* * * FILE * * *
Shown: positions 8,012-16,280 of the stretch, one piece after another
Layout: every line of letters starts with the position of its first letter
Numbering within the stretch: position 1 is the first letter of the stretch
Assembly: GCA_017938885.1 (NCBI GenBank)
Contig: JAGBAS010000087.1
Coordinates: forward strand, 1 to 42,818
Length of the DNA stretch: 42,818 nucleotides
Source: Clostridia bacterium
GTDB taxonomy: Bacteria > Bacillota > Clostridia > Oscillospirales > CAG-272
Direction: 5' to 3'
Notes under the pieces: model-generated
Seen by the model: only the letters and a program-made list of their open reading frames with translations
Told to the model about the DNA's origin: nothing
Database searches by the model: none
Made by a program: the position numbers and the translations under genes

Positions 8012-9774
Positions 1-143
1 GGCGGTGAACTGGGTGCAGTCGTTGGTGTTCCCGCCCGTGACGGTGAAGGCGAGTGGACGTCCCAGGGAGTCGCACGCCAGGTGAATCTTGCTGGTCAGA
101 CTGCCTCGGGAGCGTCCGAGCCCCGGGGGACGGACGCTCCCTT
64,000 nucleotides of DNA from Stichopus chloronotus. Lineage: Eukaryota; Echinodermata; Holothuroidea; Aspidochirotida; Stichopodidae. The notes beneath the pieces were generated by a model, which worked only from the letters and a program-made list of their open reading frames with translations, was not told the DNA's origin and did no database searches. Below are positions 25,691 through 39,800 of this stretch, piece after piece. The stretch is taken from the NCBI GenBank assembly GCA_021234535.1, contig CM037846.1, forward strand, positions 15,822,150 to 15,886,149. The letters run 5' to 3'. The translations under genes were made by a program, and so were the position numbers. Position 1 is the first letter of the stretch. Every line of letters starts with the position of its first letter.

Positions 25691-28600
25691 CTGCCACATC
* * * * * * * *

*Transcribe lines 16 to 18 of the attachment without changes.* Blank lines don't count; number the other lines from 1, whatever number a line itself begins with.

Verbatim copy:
Positions 8012-9774
Positions 1-143
1 GGCGGTGAACTGGGTGCAGTCGTTGGTGTTCCCGCCCGTGACGGTGAAGGCGAGTGGACGTCCCAGGGAGTCGCACGCCAGGTGAATCTTGCTGGTCAGA